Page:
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Home Knowledge Center Wellness Library everolimus (Afinitor)

everolimus (Afinitor)

Pronunciation: E ver OH li mus (a FIN i tor)

Brand: Afinitor, Afinitor Disperz

Afinitor

slide 1 of 2, Afinitor,

5 mg, oval, white, imprinted with 5, NVR

Image of Afinitor
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Afinitor

slide 2 of 2, Afinitor,

10 mg, oval, white, imprinted with UHE, NVR

Image of Afinitor
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What is the most important information I should know about Afinitor?

What is the most important information I should know about Afinitor?

Afinitor can cause serious and sometimes fatal side effects. Call your doctor right away if you have: signs of infection --fever, chills, skin rash, joint pain, tiredness; lung problems --cough, chest pain, wheezing, shortness of breath; kidney problems --swelling, little or no urination; or liver problems --loss of appetite, dark urine, yellowing of your skin or eyes, or upper stomach pain.

If you have ever had hepatitis B, Afinitor can cause this condition to come back or get worse.

You may be more likely to have an allergic reaction if you take an "ACE inhibitor" heart or blood pressure medication while you are taking Afinitor. Tell your doctor about all your current medicines and any you start or stop using.

What is everolimus (Afinitor)?

What is everolimus (Afinitor)?

This medication guide provides information about the Afinitor brand of everolimus. Zortress is another brand of everolimus used to prevent organ rejection after a kidney transplant.

The Afinitor brand of everolimus is used to treat certain types of kidney cancer, breast cancer, or brain tumor. Afinitor is also used to treat certain types of advanced or progressive tumors of the stomach, intestines, or pancreas.

Afinitor is also used to treat certain types of seizures or non-cancerous (benign) tumors of the brain or kidney in people with a genetic condition called tuberous sclerosis complex.

Everolimus may also be used for purposes not listed in this medication guide.

What should I discuss with my healthcare provider before taking Afinitor?

What should I discuss with my healthcare provider before taking Afinitor?

You should not use this medicine if you are allergic to everolimus, sirolimus (Rapamune), or temsirolimus (Torisel).

Tell your doctor if you have ever had:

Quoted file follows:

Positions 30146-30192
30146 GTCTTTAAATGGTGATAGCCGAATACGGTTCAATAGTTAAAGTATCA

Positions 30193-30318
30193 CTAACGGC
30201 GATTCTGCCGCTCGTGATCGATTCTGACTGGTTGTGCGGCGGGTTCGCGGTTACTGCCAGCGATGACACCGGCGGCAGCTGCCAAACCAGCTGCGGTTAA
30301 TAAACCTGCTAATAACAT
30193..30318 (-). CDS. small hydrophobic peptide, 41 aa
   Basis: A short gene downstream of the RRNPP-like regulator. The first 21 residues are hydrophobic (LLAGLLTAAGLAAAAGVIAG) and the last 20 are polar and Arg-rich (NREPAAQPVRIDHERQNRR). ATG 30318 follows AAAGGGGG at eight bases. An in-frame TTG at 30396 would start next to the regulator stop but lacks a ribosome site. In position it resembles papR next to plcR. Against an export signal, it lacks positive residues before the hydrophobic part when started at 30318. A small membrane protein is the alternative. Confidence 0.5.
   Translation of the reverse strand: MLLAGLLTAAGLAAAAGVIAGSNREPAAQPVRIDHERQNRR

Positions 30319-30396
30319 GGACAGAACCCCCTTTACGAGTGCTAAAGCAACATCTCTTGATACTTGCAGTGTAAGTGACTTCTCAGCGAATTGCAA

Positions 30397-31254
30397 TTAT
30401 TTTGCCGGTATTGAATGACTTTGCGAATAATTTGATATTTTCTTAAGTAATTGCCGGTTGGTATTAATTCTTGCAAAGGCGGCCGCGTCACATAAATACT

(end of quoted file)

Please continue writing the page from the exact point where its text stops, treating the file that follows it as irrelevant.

• an active or chronic infection;
  • liver disease, especially hepatitis B;
  • kidney disease;
  • diabetes or high blood sugar;
  • high cholesterol;
  • if you are scheduled to receive any vaccine; or
  • high blood pressure.

Afinitor can harm an unborn baby or cause birth defects if the mother or the father is using this medicine.

  • If you are a woman, do not use Afinitor if you are pregnant. You may need to have a negative pregnancy test before starting this treatment. Use effective birth control to prevent pregnancy while you are using this medicine and for at least 8 weeks after your last dose.
  • If you are a man, use effective birth control if your sex partner is able to get pregnant. Keep using birth control for at least 4 weeks after your last dose.
  • Tell your doctor right away if a pregnancy occurs while either the mother or the father is using Afinitor.

This medicine may affect fertility (ability to have children) in both men and women. However, it is important to use birth control to prevent pregnancy because Afinitor can harm an unborn baby.

You should not breastfeed while using this medicine and for at least 2 weeks after your last dose.

How should I take Afinitor?

How should I take Afinitor?

Follow all directions on your prescription label and read all medication guides or instruction sheets. Your doctor may occasionally change your dose. Use the medicine exactly as directed.

Take Afinitor at the same time each day. You may take the medicine with or without food, but take it the same way each time.

Do not take an Afinitor regular tablet together with an Afinitor dispersible tablet. Use only one form of this medicine.

Read and carefully follow any Instructions for Use provided with your medicine. Ask your doctor or pharmacist if you do not understand these instructions.

Afinitor can increase your risk of bleeding or infection by changing the way your immune system works. You will need frequent medical tests.

If you've ever had hepatitis B, using Afinitor can cause this virus to become active or get worse. You may need frequent liver function tests while using this medicine and for several months after you stop.